Five Generations Of Cybercrime
It helps to understand more about the history of hacking, when you need to defend yourself against cyber criminals. So here is your Executive Summary:
Early hacking started when guys like Kevin Mitnick became ‘digital delinquents’ and broke into the phone company networks. That was to a large degree to see how far they could get with social engineering, and it got them way further than expected. Actual financial damage to hundreds of thousands of businesses started only in the nineties, but has moved at rocket speed these last 20 years.
Those were the teenagers in dark, damp cellars writing viruses to gain notoriety, and to show the world they were able to do it. Relatively harmless, no more than a pain in the neck to a large extent. We call them sneaker-net viruses as it usually took a person to walk over from one PC to another with a floppy disk to transfer the virus.
These early day ‘sneaker-net’ viruses were followed by a much more malicious type of super-fast spreading worms (we are talking a few minutes) like Sasser and NetSky that started to cause multi-million dollar losses. These were still more or less created to get notoriety, and teenagers showing off their “elite skills”.
Here the motive moved from recognition to remuneration. These guys were in it for easy money. This is where botnets came in, thousands of infected PCs owned and controlled by the cybercriminal that used the botnet to send spam, attack websites, identity theft and other nefarious activities. The malware used was more advanced than the code of the ‘pioneers’ but was still easy to find and easy to disinfect.
Here is where cybercrime goes professional. The malware starts to hide itself, and they get better organized. They are mostly in eastern European countries, and use more mature coders which results in much higher quality malware, which is reflected by the first rootkit flavors showing up. They are going for larger targets where more money can be stolen. This is also the time where traditional mafias muscle into the game, and rackets like extortion of online bookmakers starts to show its ugly face.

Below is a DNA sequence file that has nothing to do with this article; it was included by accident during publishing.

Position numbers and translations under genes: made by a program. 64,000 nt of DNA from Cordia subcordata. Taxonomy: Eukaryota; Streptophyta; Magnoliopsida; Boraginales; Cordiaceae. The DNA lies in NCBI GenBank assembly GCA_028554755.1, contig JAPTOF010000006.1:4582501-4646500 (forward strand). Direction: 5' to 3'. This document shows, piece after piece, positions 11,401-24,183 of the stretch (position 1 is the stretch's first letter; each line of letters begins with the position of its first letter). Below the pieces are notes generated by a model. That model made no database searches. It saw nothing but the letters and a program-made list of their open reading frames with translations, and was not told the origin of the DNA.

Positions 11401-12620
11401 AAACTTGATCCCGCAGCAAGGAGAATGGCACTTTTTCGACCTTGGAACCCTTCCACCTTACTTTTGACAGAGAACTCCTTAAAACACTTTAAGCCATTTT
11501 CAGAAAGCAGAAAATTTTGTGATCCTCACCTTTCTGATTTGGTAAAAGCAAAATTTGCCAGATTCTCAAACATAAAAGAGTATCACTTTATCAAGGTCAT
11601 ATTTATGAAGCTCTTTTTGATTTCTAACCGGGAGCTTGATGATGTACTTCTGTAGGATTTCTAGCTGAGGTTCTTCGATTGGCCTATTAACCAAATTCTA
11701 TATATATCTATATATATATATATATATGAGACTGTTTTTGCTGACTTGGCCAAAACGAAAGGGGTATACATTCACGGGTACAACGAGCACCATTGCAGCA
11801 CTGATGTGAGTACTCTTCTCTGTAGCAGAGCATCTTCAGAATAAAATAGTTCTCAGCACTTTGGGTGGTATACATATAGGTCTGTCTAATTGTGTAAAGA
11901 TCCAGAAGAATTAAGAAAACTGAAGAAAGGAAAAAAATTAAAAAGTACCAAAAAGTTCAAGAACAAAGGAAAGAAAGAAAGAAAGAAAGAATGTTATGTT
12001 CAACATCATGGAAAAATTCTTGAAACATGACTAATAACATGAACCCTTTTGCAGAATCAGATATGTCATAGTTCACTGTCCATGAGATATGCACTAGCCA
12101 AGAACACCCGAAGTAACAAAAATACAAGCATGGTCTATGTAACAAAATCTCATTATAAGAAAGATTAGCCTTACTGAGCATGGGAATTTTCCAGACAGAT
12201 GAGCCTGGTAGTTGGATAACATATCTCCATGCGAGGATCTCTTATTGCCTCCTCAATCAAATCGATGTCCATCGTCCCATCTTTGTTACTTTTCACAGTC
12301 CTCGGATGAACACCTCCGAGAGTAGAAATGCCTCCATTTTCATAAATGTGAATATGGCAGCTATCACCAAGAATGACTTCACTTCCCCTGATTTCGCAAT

The main event that created the fifth and current generation is that an active underground economy has formed, where stolen goods and illegal services are bought and sold in a ‘professional’ manner, if there is such a thing as honor among thieves. Cybercrime now specializes in different markets (you can call them criminal segments), that taken all together form the full criminal supply-chain. Note that because of this, cybercrime develops at a much faster rate. All the tools are for sale now, and relatively inexperienced criminals can get to work quickly. Some examples of this specialization are:
- Cybercrime has their own social networks with escrow services
- Malware can now be licensed and gets tech support
- You can now rent botnets by the hour, for your own crime spree
- Pay-for-play malware infection services that quickly create botnets
- A lively market for zero-day exploits (unknown vulnerabilities)
The problem with this is that it both increases the malware quality, speeds up the criminal ‘supply chain’ and at the same time spreads the risk among these thieves, meaning it gets harder to catch the culprits. We are in this for the long haul, and we need to step up our game, just like the miscreants have done the last 10 years!
You can read about all this in much more detail in the book Cyberheist by Stu Sjouwerman.